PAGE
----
Amano Shrimp - Planted Tank Mates
Amano shrimp in planted tank.

Amano Shrimp


Caridina Japonica, otherwise known as Amano Shrimp, originated from Japan and was popularized by Takashi Amano.  They’re voracious algae eaters which is why he used them in his planted tanks.  Being one of the best algae eating shrimp, they’re one of the few species that will even eat black beard algae.  Amano Shrimp are very hardy and can handle a wide range of water parameters which make them great tank mates.  You can keep them with all sorts of shrimp species and they will not cross breed.  

Amano Shrimp Appearance

Amano Shrimp are more dull in color and appearance compared to ornamental species like Crystal Red and Cherry shrimp.  They’re also much larger in size, reaching up to 2” and looking huge in comparison.  Their clear to gray \ body helps them hide in the wild, and their tan stripes give them their distinguishing looks.  Males are often smaller and will have a series of dots near their abdomen and tail.  Females are often larger in size and have a rounded belly.  You can also identify a female by their dashed line patterns instead of dots.

amano shrimp profile
Male Amano Shrimp 
Female amano shrimp with eggs.
Female Amano Shrimp Berried

Algae Control

Amano shrimp are fantastic algae eaters and scavengers for any planted tank.  You can see other types of algae eaters here.  They’re not shy and will often be out and about your landscape.  Like all shrimp, they do hide when they’re molting, but that’s to protect themselves when their body is most vulnerable.  Provide plenty of hiding spaces and a mixed diet of proteins and calcium for molting.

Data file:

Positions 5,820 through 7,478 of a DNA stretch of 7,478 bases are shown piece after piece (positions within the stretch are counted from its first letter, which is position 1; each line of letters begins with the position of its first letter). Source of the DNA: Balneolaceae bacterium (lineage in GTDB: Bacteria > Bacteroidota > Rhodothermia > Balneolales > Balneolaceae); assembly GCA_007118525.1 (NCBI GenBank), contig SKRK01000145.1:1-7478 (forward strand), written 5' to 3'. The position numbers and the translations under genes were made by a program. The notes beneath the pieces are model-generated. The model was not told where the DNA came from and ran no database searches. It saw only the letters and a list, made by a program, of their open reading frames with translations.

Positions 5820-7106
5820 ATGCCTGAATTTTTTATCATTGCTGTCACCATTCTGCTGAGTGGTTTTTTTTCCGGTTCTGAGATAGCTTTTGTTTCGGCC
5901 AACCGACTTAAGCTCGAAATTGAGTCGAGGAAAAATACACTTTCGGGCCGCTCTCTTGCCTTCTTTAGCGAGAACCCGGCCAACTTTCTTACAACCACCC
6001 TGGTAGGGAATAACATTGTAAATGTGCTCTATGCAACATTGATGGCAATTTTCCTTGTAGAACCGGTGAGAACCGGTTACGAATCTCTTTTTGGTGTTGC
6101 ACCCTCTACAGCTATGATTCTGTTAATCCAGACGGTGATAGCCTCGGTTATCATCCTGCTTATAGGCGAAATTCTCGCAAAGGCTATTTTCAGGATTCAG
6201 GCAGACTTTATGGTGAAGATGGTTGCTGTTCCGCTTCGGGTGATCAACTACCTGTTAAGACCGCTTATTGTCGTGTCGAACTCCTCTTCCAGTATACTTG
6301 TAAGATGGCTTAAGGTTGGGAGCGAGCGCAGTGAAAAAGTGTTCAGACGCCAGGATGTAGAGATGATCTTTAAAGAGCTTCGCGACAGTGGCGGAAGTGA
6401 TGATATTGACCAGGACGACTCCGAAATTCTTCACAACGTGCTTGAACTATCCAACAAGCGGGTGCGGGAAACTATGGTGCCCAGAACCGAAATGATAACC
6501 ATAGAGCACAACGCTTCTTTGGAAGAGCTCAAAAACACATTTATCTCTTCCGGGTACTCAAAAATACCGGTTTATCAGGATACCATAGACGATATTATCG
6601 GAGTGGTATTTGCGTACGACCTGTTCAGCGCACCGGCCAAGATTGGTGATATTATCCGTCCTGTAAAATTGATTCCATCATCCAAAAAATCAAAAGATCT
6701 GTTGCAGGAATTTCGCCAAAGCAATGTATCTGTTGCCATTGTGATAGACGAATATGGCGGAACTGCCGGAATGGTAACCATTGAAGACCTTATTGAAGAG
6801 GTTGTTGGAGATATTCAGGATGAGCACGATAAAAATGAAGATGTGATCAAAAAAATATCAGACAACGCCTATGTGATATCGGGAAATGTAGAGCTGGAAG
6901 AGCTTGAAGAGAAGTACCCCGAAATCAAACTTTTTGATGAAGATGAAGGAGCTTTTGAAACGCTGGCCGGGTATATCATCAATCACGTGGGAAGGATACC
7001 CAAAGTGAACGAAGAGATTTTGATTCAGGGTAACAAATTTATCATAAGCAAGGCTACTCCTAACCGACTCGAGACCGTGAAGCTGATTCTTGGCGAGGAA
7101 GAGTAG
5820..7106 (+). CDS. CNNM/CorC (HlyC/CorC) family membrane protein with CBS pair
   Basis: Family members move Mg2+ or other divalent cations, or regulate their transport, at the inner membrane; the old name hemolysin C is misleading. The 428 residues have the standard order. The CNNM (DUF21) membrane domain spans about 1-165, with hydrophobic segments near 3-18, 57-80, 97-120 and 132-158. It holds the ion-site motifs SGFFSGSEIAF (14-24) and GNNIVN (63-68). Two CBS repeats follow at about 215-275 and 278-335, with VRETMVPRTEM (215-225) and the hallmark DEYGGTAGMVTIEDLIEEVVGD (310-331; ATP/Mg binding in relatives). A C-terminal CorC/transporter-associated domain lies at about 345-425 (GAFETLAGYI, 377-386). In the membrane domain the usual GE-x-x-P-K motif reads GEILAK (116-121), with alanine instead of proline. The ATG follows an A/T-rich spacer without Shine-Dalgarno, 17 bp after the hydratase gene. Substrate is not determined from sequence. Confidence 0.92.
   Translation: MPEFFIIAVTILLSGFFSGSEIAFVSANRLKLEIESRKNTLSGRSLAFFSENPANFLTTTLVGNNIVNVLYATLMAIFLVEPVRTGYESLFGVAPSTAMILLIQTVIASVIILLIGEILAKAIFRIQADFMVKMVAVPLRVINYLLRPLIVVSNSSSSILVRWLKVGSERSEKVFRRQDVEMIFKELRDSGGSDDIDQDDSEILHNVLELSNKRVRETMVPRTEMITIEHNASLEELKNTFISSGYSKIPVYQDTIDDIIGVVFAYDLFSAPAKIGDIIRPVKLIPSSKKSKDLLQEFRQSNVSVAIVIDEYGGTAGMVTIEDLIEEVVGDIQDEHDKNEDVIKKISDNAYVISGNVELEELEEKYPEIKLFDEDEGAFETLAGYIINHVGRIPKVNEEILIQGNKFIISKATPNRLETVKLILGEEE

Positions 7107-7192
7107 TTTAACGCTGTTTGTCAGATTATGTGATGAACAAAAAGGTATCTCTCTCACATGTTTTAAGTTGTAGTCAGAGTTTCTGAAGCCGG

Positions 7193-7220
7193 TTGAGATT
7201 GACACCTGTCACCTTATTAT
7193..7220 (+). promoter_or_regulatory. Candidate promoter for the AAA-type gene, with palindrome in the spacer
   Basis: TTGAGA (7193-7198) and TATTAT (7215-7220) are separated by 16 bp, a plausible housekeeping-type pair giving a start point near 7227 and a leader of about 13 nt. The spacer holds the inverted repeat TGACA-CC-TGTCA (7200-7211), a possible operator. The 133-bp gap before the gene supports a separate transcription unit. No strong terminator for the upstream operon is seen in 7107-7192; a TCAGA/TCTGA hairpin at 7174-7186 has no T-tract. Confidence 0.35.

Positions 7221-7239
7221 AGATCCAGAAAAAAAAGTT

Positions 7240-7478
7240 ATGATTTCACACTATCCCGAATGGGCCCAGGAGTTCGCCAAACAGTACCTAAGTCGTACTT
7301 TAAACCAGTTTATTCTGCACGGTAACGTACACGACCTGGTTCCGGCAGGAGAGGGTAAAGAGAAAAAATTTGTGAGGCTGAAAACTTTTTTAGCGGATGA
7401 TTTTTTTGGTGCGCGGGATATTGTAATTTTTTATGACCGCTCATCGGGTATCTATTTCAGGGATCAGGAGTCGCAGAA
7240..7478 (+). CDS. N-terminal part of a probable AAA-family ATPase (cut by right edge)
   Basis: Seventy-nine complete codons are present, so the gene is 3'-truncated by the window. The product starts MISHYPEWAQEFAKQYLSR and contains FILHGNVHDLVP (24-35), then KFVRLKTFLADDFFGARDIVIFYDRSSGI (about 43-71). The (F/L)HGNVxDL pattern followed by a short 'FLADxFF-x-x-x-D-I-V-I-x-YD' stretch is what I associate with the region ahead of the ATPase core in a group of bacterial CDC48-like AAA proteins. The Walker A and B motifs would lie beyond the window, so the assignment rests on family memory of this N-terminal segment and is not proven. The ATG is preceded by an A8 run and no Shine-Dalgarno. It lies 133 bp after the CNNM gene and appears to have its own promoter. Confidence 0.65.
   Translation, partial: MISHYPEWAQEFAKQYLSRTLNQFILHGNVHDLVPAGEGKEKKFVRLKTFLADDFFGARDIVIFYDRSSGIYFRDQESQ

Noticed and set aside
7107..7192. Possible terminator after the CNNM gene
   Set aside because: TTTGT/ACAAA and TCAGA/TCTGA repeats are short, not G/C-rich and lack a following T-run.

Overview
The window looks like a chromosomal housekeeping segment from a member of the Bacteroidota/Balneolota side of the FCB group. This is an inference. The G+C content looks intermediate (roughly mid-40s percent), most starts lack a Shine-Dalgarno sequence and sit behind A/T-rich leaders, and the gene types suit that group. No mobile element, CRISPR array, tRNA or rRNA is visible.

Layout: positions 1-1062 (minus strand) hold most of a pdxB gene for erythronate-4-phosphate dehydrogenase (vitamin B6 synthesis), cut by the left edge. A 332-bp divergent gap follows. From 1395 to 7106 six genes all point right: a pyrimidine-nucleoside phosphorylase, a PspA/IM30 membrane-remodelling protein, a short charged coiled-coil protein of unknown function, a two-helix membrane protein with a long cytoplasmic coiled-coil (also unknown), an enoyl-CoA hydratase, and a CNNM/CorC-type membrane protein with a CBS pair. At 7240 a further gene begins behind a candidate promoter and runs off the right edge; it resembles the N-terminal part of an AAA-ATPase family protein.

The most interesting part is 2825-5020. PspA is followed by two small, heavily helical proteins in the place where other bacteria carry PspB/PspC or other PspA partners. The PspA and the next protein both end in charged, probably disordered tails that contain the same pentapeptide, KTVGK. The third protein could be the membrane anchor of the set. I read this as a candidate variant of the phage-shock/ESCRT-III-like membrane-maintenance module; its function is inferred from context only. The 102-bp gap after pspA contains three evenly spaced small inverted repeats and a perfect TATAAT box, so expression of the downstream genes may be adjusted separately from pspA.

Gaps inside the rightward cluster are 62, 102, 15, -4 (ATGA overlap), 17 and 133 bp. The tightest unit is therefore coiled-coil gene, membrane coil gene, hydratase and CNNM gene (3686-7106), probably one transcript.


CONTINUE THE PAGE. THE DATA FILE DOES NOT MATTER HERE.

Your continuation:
Be careful not to overfeed them though as you do want them to search for food and clean your tank.  In an established aquarium, there’s enough biofilm and algae that it’s OK to NOT feed them everyday.  That’s certainly not the case for a newly planted tank though, so log the feed quantity and remove any leftovers.  Typical shrimp feed like powders, pellets and even high quality fish flakes will do just fine.


Breeding can be time consuming and is a bit tricky.  In the wild, Amano shrimp are found near coastal waters where the female will release her eggs.  The larvae will stay in salt water feeding off plankton and algae.  6-7 weeks later in the form of baby shrimp, they return to freshwater for the remaining part of their lives.

To mimic this in a contained ecosystem, you need a separate tank with brackish water.  The dropped eggs will need to be siphoned and added to the brackish tank where the larvae can grow.  Another option is to move the berried female into the brackish tank right before hatching.  Adult Amano can handle the brackish water, but the conditions must be right.  Once the adult is removed and after several weeks, you’ll see tiny shrimp swimming around the water column. That’s when you’ve successfully bred and raised Amano Shrimp and the small fry can be returned to freshwater conditions.  A more detailed version of breeding Amano shrimp can be found here.

All Things Considered

Amano are great at keeping algae under control, but don’t expect them to clean up a poorly maintained aquarium.  “Under control” is the key word; not to “come in and clean the entire house”.  If you already have algae issues, start with the usual water change and scrubbing algae off glass and decorations.  Also reduce your lighting and possibly crank up the CO2.  Be weary of excess CO2, however, especially if your livestock start gasping.  Use a drop checker and maintain a log.  Amano Shrimp are not ornamental, but they can be key role players in a community tank and balanced ecosystem.

Male and female amano shrimp in planted tank
Best Algae Eating Shrimp – Male and Female Amano Shrimp – available on Amazon

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